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News Release

Accent photo

Garlic mustard populations likely to decline

Source: Adam Davis, 217-333-9654, asdavis1@illinois.edu

News writer: Lauren Quinn, 217-300-2435, ldquinn@illinois.edu

 

  • Garlic mustard, an invasive plant affecting forested areas in the Midwestern and Eastern United States, secretes a chemical called sinigrin into soil to deter the growth of other plants and decrease competition.
  • Researchers have found that sinigrin concentrations decrease as garlic mustard populations age, demonstrating evolutionary change due to ecological processes.
  • Ecological-evolutionary feedbacks are assumed to occur, but are rarely observed. This is the first study to show a negative feedback loop for an invasive species.
  • Researchers predict that garlic mustard will decline and reach a balance with native species that re-colonize invaded areas.

 

 

URBANA, Ill. – Invasive plants are often characterized as highly aggressive, possessing the power to alter and even irreversibly change the ecosystems they invade. But a recent University of Illinois study shows that one such invader, garlic mustard (Alliaria petiolata), actually becomes less aggressive over time.

“One of the things we’ve seen over the last 20 to 30 years is that garlic mustard becomes less of an issue, and actually balances out over time,” says University of Illinois and USDA Agricultural Research Service ecologist Adam Davis.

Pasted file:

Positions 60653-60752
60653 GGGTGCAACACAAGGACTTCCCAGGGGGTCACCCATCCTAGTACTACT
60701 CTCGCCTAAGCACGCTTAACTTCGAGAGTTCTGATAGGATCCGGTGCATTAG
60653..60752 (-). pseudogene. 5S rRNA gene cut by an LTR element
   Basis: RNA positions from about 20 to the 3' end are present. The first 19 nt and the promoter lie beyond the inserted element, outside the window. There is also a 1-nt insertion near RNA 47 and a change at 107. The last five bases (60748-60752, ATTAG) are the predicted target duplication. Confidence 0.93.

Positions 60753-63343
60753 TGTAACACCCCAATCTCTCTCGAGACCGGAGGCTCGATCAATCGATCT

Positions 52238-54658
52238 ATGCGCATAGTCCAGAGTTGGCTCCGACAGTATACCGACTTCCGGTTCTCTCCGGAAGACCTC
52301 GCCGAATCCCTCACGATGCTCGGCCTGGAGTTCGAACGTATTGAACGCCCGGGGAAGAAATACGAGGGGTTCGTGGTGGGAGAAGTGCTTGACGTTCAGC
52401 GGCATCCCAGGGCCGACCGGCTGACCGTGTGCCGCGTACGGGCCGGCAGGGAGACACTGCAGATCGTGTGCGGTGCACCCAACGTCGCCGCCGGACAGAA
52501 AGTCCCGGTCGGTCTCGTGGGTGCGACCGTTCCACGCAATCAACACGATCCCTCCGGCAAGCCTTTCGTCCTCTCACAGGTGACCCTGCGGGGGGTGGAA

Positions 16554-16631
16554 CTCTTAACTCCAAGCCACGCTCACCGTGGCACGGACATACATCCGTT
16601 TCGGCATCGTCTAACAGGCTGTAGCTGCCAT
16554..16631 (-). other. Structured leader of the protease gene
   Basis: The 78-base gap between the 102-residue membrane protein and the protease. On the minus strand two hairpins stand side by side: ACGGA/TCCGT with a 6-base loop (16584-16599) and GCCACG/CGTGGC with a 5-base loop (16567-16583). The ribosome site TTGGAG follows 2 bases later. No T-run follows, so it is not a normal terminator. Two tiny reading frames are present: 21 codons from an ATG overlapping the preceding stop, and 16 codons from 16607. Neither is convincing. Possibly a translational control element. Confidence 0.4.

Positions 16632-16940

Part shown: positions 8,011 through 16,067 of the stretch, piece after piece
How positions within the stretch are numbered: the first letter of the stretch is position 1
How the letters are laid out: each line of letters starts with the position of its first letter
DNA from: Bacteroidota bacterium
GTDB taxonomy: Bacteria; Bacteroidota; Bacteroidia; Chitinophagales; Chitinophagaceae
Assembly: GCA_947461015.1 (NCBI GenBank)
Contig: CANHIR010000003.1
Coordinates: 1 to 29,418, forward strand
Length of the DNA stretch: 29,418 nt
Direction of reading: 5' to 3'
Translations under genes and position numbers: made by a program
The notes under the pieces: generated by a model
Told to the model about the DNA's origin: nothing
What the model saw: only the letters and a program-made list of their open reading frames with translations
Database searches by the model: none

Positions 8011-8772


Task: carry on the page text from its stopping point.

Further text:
When garlic mustard arrives in a new location, it releases a chemical known as sinigrin into the soil. Sinigrin is toxic to other plants and to the mycorrhizal fungi community, which other plants depend on to facilitate uptake of certain nutrients and water. Without their fungal partners, and through direct competition with growing garlic mustard populations for physical space, native plants quickly die out. 

But when a garlic mustard population has been around for awhile, it produces less sinigrin.

“There’s a fitness cost to producing sinigrin. So, when the native competitors drop out, it makes sense for garlic mustard to slow its production of this chemical,” Davis explains.

In demonstrating the relationship between competition, an ecological phenomenon, and sinigrin production, an evolutionary phenomenon, the research team provided the first empirical example of a negative evolutionary feedback on an invasive species. That is, as garlic mustard populations become larger and more dense as a result of their superior competitive advantage, natural selection begins to act against the very mechanism that allowed for their initial success.   

“Even though you might expect ecological processes to influence genetic and evolutionary ones, it has been shown very few times. It’s an unusual thing to quantify, and, as far as we know, negative feedbacks haven’t been demonstrated for other invaders,” Davis says.

If garlic mustard becomes less aggressive over time, should landowners just leave it alone? Davis doesn’t recommend a completely hands-off approach, but thinks landowners and managers should take a more holistic view of the ecosystems that garlic mustard invades.

“It may be satisfying to pull garlic mustard, but the damage you’re doing to the herb layer by trampling it or by hosing it down with a chemical is probably worse than the garlic mustard itself. The main thing that creates space for garlic mustard is repeated disturbance. Landowners should try to minimize those disturbances and promote a healthy forest without micromanaging it,” Davis suggests.

It might take decades to see garlic mustard fade out after its initial invasion, but Davis thinks there’s reason to believe it will happen. “Ultimately,” he says, “our results tell us we should have some faith in the ability of the ecosystem to achieve a new balance.”

The article, “Evolutionary feedbacks on the ecology of the invasive plant Alliaria petiolata,” is published in Functional Ecology.

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Local Contact: Andrew Holsinger, Extension Educator, Horticulture, aholsing@illinois.edu